Why I stopped sharing so much online
There comes a time when you might want to stop sharing every, little detail about your child.
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Open Facebook and you’re – very often – going to be confronted by a stream of cute baby pictures, cooey updates and 97 useful tips on how to create craft projects for your kids using just an old toothbrush and some wire. I’m quickly reaching the point where I’m (1) running out of strange objects to do funky craft projects with and (2) sharing a lot less of my kid’s life online. Here’s why: 

She’s started to have an opinion about it

Throughout my online life, I have often shared anecdotes of things we’ve lived through, phases she’s gone through or hilarious phrases that have popped out of her mouth. But now that she’s teetering between childhood and the teenage years, she’s taken a far more active interest in the things I share with the world. I know that when she asks me what I did today, and I told her I wrote this column, she’ll ask to read it first. And I will let her – why? Because I’m talking about her in it, so it’s most definitely her right to vet or veto what I’ve shared.

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When I snap a picture of her, she’ll deem it “Facebookable” or not, and I know I must ask before clicking that share button. It’s only fair, and it’s only right. In just the same way, expect her to ask me whether or not she can share that selfie we just snapped. It’s reciprocity and mutual respect – something I’ll endorse seven times a day if I have to.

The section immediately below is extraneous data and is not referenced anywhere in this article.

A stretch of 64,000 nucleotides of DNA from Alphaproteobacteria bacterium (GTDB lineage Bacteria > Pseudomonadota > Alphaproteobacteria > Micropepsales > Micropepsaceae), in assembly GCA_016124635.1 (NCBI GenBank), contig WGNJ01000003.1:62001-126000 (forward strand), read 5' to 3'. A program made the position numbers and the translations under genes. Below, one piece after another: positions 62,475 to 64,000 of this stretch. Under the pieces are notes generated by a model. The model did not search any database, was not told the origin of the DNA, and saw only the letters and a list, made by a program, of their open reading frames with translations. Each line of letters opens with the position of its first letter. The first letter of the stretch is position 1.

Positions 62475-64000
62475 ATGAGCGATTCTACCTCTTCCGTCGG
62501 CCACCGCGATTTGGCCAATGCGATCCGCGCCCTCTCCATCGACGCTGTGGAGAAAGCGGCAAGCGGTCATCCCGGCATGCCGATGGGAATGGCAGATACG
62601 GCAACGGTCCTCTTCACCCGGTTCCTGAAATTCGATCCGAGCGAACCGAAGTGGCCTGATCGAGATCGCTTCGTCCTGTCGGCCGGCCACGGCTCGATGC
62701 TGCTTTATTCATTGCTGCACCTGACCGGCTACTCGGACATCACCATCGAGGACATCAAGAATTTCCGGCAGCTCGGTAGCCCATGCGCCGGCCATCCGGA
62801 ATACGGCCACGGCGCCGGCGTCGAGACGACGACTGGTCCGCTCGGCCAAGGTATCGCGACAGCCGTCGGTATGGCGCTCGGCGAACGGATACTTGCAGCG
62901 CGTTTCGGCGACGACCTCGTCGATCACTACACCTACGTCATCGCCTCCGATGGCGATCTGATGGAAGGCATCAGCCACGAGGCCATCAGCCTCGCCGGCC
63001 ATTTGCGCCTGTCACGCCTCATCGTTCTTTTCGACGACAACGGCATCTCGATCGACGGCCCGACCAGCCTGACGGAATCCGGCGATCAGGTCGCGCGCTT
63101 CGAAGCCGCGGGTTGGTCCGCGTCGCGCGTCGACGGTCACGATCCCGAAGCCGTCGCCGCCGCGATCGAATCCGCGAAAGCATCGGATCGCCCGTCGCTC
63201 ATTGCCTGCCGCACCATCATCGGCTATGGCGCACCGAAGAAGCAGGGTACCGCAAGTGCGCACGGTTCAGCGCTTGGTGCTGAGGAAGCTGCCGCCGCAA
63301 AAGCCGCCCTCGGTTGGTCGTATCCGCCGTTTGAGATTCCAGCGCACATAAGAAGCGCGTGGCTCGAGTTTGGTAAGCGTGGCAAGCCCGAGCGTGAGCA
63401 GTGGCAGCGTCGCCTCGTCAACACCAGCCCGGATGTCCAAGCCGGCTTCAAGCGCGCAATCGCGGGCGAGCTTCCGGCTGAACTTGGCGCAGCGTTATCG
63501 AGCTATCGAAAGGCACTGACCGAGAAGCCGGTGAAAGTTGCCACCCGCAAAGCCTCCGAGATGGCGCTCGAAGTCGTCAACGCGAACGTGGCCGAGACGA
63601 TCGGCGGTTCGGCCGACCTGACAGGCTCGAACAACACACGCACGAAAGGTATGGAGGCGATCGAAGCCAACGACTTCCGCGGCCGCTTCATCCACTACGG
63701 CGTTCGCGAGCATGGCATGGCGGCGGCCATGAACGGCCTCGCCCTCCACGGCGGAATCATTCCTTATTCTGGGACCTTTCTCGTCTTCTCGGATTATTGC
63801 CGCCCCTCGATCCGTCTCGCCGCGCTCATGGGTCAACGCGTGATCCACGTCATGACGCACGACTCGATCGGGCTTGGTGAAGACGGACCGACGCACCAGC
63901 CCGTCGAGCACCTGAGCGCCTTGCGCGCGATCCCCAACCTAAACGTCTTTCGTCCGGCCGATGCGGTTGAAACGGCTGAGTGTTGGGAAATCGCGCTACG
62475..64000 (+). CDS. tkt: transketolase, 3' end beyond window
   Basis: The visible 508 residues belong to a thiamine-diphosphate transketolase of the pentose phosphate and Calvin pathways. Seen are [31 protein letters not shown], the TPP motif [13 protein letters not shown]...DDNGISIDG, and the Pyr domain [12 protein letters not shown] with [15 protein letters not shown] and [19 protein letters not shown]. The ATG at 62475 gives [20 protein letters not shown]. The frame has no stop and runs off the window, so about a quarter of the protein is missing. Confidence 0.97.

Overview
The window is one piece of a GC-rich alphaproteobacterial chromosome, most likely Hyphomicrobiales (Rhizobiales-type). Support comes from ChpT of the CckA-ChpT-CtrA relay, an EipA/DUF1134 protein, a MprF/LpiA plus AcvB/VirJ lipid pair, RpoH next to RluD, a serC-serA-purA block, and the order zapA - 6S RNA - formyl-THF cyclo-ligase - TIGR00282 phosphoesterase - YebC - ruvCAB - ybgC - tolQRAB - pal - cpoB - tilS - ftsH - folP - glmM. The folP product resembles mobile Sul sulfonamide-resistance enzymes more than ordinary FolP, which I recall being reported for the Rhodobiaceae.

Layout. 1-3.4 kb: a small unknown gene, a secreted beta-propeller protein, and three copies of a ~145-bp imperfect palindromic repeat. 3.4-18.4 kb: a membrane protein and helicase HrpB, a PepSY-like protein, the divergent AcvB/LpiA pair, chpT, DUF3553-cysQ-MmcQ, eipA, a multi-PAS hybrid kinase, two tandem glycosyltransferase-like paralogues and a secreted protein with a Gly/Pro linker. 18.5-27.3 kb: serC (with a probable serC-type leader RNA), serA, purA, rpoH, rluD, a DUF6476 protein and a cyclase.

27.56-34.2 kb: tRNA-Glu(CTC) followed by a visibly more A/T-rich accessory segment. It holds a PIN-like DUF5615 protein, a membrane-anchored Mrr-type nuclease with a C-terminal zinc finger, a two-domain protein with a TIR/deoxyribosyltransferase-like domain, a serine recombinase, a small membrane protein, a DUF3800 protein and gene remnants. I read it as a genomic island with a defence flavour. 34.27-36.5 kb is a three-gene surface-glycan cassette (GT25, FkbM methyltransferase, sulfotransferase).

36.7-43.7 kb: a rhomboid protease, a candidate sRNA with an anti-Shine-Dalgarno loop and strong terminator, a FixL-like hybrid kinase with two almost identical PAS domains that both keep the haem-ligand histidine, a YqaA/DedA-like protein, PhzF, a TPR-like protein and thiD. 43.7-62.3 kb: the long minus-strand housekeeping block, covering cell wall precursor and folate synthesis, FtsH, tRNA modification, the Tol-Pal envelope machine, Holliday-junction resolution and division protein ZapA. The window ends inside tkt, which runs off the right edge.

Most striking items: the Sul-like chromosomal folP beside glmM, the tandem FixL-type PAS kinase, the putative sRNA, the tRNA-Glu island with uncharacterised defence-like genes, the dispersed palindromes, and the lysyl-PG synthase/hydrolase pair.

I noticed people around me not having boundaries

The idea that we might be sharing too much of our kids’ lives online hit me square in the face a while ago. I had a friend who updated their status to include an incredibly detailed account of the content of their kid’s nappies. Similarly, I saw another person sharing quite intimate details about how a family fight had gone down, and how their child had responded to it (read: it wasn't great). I think we forget sometimes that we’re sharing the lives of someone else when we share our kids’ stories online and, at some point, they should be given the ability to decide what’s shared and what isn’t. When I read the Facebook status updates of some people in my newsfeed, I have to ask the question: “Would your kid be happy knowing that you shared that?” They might just read it one day – that’s something to think about.

A big event, that I didn't share

When our little babies are growing up, we share those developmental milestones with extreme pride. When our kids are older though, that sharing (if necessary) needs to happen offline. My daughter reached a significant life milestone a while back. Part of me so desperately wanted to share it, as a symbolic representation of the pride I felt towards her, and the joy I wanted to express. But, that milestone is hers. It’s not mine, and it most definitely does not belong to anyone on the Internet. So I didn't. It felt weird not to, because I know that there are parents (heck, EVERY PARENT WILL GO THROUGH THIS MOMENT) out there who will tussle with it, but, to share it would've been invited commentary, and that’s not something she needed to celebrate this moment with.

A crossed boundary

When we share something of our kids’ lives, I think we forget that we are opening them up to being measured on an almost adult scale. What do I mean? I’ll tell you by example: Mom X shares a picture of her kid en route to a party. Someone else commented “She looks very sexy” and I nearly wanted to vomit up my lunch. Worst part? Mom X agreed and said: “yes, very sexy!” The child is currently attending…primary school. Please think about that for a second, and I’m sure you’ll understand why I’m still choking back my sandwich.

There comes a time when she’ll take over

No, she’s not old enough to have her own Facebook account or the like but, the day she’ll ask to sign up is coming soon. And on that day, she takes over the management of her online life, with assistance from me. They will be her stories to tell, and not just my maternal-pride-infused moments to share.

Do you censor what you share about your kids online?

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